Technology-based leadership: A silent revolution

Technology-based leadership: A silent revolution

by Dr. Jan Lüdert

Long gone are the days of typewriters clicking and phones ringing. Offices today have gone seemingly silent. Yet, conversations amongst colleagues, clients and business partners are more vibrant than ever. Interactions occur without delay across continents and time zones via email, messengers, video conferences, on shared documents stored in the cloud. Technology reshapes the workplace itself, as employees can work remotely. This freedom increases productivity in organizations while engendering new challenges for leaders. Technology-based leadership involves striking a balance between endless opportunities and new challenges in management and technology infrastructure.

Agility, creativity and flexibility

Consider the ways that technology is silently reshaping how we view the concept and practices of leadership. Leaders across the globe have certainly realized the dramatic change technology has had on their respective organizations and the interactions in them. Leaders need to brace themselves and their organizations to be fit for an interconnected world that continuously evolves. In reacting to these new realities, leaders are asked to be agile, creative and flexible.

Take for instance the ways in which social media technology ushers in a virtual discursive place to discuss ideas, to drive progress and to get the job done. Leaders can harness these new technologies to empower horizontal collaboration and participation across an organization. Yet, there is surprisingly little known about what we call participatory social media and its effects on leadership practices, let alone much clarity on what skills a leader ought to develop to harness these technologies for their context.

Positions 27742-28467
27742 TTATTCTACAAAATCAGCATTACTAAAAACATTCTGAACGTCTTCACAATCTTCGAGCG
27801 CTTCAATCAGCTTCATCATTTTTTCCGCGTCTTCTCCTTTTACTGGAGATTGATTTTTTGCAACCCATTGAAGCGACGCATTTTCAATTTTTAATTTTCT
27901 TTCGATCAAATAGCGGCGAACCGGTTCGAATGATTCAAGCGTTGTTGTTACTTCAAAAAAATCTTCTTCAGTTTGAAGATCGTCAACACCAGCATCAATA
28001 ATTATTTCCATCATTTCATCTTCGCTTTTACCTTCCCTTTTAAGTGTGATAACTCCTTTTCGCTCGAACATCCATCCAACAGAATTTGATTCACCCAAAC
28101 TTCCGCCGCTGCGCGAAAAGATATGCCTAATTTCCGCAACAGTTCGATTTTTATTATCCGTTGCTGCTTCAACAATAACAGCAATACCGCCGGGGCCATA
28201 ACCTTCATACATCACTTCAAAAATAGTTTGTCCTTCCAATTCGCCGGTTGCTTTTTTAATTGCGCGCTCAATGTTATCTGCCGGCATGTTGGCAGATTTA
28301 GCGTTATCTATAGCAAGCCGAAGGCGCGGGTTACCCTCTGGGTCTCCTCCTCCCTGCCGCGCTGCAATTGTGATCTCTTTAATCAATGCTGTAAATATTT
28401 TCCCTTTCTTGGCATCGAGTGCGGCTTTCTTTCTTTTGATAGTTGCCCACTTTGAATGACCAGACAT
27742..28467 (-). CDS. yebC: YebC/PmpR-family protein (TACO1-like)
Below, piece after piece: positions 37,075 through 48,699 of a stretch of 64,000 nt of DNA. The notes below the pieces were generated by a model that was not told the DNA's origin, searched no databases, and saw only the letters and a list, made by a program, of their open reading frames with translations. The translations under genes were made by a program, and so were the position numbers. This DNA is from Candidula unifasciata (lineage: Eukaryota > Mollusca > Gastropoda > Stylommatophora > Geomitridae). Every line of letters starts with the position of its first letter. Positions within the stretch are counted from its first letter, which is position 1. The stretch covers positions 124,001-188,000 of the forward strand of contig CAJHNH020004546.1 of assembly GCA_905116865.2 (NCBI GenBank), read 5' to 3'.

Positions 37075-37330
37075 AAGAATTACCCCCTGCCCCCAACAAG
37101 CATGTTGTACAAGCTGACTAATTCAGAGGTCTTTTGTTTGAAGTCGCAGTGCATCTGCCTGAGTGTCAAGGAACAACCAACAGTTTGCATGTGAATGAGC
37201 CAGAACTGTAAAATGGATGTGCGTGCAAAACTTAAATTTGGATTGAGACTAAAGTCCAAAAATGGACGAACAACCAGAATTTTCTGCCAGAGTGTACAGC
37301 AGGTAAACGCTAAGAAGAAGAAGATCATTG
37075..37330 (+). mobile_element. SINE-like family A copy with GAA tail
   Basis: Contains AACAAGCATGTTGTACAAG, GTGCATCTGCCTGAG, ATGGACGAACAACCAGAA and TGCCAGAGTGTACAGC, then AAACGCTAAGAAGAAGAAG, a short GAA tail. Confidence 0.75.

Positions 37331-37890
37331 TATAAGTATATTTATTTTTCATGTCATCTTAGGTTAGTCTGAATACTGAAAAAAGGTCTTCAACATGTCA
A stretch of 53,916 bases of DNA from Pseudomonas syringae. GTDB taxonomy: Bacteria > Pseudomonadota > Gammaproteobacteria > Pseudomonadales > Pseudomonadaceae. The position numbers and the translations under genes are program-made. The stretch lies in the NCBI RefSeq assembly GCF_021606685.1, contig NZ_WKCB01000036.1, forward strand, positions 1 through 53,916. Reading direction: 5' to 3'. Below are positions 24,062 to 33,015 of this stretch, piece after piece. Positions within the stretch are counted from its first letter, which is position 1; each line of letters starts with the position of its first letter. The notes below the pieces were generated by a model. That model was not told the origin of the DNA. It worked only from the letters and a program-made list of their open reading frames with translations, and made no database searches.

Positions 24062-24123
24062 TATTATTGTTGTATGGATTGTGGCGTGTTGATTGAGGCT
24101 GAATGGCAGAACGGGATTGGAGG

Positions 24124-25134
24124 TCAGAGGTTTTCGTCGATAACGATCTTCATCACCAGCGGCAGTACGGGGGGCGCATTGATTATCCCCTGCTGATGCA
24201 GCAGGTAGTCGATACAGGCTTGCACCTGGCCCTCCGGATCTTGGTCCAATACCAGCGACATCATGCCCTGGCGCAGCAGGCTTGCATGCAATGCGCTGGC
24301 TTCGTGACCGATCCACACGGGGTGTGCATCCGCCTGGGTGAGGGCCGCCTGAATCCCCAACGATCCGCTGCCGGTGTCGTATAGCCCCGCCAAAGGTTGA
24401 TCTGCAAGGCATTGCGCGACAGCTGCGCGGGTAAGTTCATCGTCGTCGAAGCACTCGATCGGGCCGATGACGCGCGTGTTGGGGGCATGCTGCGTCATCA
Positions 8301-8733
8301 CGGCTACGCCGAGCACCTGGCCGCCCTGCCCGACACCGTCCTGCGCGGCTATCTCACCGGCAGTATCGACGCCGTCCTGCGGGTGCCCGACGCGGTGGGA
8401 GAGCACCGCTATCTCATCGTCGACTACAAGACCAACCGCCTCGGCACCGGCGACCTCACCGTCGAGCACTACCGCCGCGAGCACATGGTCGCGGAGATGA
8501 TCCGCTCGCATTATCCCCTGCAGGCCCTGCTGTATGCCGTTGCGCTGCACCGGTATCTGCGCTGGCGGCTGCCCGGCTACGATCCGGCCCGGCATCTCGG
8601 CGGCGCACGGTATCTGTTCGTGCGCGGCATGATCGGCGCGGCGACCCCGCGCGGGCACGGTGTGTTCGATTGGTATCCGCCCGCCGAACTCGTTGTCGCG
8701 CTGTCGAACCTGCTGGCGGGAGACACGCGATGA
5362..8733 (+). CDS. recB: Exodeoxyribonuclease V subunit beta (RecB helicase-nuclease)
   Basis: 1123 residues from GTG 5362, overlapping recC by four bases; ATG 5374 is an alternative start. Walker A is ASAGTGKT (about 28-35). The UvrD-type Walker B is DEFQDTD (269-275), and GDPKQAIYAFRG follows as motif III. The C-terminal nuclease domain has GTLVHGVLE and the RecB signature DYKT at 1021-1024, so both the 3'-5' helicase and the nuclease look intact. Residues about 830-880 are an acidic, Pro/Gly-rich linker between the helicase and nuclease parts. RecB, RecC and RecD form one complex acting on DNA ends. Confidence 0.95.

Six skills for technology-based leadership

Deiser and Newton (2013) outlined a set of skills every leader needs as this silent revolution is underway:

  • Leaders must find an authentic and credible voice when creating messages, while being open to a degree of imperfection.
  • Technology-based leadership includes an appreciation for the logic of self-organizing networks; instead of traditional unilateral rules and linear thinking.
  • To harness new technologies leaders are asked to combine vertical accountability mechanisms with horizontal networking opportunities to ensure that decision processes are reactive and not cumbersome.
  • Leadership and hierarchy are no longer a winning combination as social media literate leaders are located at any level of an organization and it becomes critical for leaders to realize who these individuals are.
  • Technology-based leadership requires new governance structures that transcend traditional boundaries. Such governance cannot be pushed on communication, marketing and IT departments but requires new functional responsibilities.

Offices may be quieter today with chatter around the office being pushed onto the keyboard and through social media technologies. Leaders must recognize the potential of this silent revolution and harness its powers to stay ahead of the curve. Technology-based leadership cannot wait with millennials entering the workforce.  Indeed, it holds a promise to guide us in this inevitable transformation underway.

To prepare for the future, see what courses you need to take for a Doctor of Educational Leadership online or visit the School of Applied Leadership . You can also request more information about our programs. A new world awaits!